By Lynn R. Mitchell
[UPDATE: By Tuesday evening the story had come unraveled as the news came out that, sadly, the obituary for Dorothy McElhaney was plagiarized from an obituary from earlier this year for a lady named Emily Phillips who passed away in Jacksonville, Florida (see I was born; I blinked, and it was over; Orange Park woman writes in own obituary). After this post was tweeted out, Mrs. Phillips’ daughter tweeted to me that it was her mom’s obituary and included the link. When I tweeted my apologies for pushing out the story and condolences for her mother’s passing, she graciously tweeted back: “It’s ok. My mom would love that her words made an impact on complete strangers. I’m just trying to protect her memory a bit.”]
The obituary of 104-year-old Dorothy McElhaney in Tuesday’s Richmond Times-Dispatch reads like a short story. Or a love letter. Or a Little House on the Prairie book. Through this auto-obituary — is there such a word? — we catch a glimpse into the life and personality of someone we never knew, never talked with, and never met, but oh how her love of life shines through in her words where we can tell that she was a bit mischievous, an historian, a wife, mom, grandmom, and great-grandmom … well, I’ll let you read it for yourselves in her own words. The kicker is she grew up and lived most of her life in Missouri before moving to Colonial Heights, Virginia, and she will be buried on Thursday in the same cemetery in Chester, outside of Richmond, where my dad is buried. Here’s the story of Dorothy McElhaney.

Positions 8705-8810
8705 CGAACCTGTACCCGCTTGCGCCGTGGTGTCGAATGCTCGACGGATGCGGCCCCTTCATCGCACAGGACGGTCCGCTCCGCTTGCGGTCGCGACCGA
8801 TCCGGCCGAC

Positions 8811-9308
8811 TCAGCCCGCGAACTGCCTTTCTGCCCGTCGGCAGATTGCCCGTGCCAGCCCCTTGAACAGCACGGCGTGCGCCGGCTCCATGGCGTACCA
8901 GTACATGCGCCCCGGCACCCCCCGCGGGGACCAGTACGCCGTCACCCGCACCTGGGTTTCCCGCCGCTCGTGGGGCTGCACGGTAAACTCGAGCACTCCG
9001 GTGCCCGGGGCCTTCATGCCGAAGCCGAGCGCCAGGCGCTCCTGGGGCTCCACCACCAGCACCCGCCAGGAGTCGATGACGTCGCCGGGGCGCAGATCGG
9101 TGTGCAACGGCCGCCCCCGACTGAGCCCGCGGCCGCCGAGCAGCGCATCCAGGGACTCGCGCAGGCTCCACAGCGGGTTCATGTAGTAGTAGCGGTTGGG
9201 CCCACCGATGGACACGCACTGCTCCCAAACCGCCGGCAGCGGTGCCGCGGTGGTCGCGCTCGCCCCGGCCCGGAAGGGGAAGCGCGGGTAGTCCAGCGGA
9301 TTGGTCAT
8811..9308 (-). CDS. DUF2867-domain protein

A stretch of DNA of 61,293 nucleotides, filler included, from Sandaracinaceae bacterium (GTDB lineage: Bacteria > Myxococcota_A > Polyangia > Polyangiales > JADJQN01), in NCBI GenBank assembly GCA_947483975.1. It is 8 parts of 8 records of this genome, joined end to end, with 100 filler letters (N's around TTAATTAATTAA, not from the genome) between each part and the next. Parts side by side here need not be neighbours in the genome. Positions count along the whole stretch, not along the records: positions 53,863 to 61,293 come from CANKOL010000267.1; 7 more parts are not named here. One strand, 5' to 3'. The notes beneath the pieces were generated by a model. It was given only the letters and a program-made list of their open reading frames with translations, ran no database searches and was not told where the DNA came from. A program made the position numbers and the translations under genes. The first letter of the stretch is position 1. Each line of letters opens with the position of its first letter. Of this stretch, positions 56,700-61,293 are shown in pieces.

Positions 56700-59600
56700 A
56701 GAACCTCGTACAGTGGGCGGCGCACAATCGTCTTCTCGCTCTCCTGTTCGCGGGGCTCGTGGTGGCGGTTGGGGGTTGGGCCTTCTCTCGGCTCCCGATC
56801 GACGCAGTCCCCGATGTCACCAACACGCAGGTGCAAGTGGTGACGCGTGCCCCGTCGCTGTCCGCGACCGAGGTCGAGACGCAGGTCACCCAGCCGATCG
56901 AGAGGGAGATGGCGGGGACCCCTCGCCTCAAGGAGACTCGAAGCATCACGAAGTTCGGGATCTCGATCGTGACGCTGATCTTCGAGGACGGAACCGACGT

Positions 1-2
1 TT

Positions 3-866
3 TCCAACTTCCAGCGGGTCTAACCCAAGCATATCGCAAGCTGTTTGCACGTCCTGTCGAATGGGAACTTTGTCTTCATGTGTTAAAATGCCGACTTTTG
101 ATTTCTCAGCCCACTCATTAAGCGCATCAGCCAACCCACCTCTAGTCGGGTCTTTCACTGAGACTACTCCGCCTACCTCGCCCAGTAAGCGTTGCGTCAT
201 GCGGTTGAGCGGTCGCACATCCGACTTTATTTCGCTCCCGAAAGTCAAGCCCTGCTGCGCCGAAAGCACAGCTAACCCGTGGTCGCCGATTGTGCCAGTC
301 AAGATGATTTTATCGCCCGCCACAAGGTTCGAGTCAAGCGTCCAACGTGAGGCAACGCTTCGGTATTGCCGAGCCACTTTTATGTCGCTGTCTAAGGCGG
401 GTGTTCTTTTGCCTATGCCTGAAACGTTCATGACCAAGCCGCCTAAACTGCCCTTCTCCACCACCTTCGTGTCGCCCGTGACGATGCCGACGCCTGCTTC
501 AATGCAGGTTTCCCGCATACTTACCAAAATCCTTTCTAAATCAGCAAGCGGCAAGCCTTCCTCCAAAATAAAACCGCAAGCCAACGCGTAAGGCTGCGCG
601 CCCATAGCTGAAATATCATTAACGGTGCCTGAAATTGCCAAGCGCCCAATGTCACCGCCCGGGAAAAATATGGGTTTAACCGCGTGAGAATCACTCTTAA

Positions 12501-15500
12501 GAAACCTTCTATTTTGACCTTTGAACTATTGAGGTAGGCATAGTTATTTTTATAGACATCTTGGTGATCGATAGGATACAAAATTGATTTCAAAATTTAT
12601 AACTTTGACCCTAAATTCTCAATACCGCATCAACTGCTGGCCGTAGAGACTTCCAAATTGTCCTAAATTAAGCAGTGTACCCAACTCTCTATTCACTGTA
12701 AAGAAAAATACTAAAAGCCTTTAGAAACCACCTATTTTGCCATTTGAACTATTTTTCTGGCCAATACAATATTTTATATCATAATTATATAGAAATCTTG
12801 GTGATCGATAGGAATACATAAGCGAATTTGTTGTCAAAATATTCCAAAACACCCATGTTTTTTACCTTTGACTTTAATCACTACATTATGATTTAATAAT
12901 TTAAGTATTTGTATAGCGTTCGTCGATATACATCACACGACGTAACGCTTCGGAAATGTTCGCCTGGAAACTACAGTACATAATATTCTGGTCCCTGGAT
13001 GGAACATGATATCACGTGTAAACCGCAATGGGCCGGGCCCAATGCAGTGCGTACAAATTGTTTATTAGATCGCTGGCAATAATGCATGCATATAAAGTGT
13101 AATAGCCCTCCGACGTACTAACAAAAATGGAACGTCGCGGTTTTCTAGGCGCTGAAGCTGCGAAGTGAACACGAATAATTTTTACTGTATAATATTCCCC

Obituary for DOROTHY McELHANEY
November 15, 1910 – August 2015
It pains me to admit it, but apparently, I have passed away. Everyone told me it would happen one day but that’s simply not something I wanted to hear, much less experience. But you don’t always get what you want in life.
On the subject of my life, my mother, Lucy Mae Stewart, was 104 years ahead of her time by negotiating for a new farmhouse in exchange for having a second child, Dorothy Stewart, me. Hence, I was born on November 15, 1910, and she got her new farmhouse in Brookline, Missouri. Consequently, my older brother Hubert Stewart very much enjoyed our new farm home; the first to have hand-pumped, gravity-fed running water, albeit cold. A few years later, we quarreled about my being permitted to ride home from church in lieu of his girlfriend in the new-fangled rubber tired buggy — the latest in comfort at the time before cars appeared in our community.
As a child, I walked to a one-room schoolhouse, Capurnium, where I completed my formal education. But it was at home where I learned the lessons from my mother and father that gave me the greatest joys in life. Mom was an openhearted soul who gave to others freely. She served as a midwife back when babies were born at home. And it was many a ‘railway hobo’ that would stop at our door asking for food. I’m told they wrote our family name on the cattle guards of the train tracks for those seeking a respite from the lonely road.
So many things in my life seemed of little significance at the time; they happened, but then took on a greater importance as I got older. The memories I’m taking with me now are so precious and have more value than all the gold and silver in my jewelry box.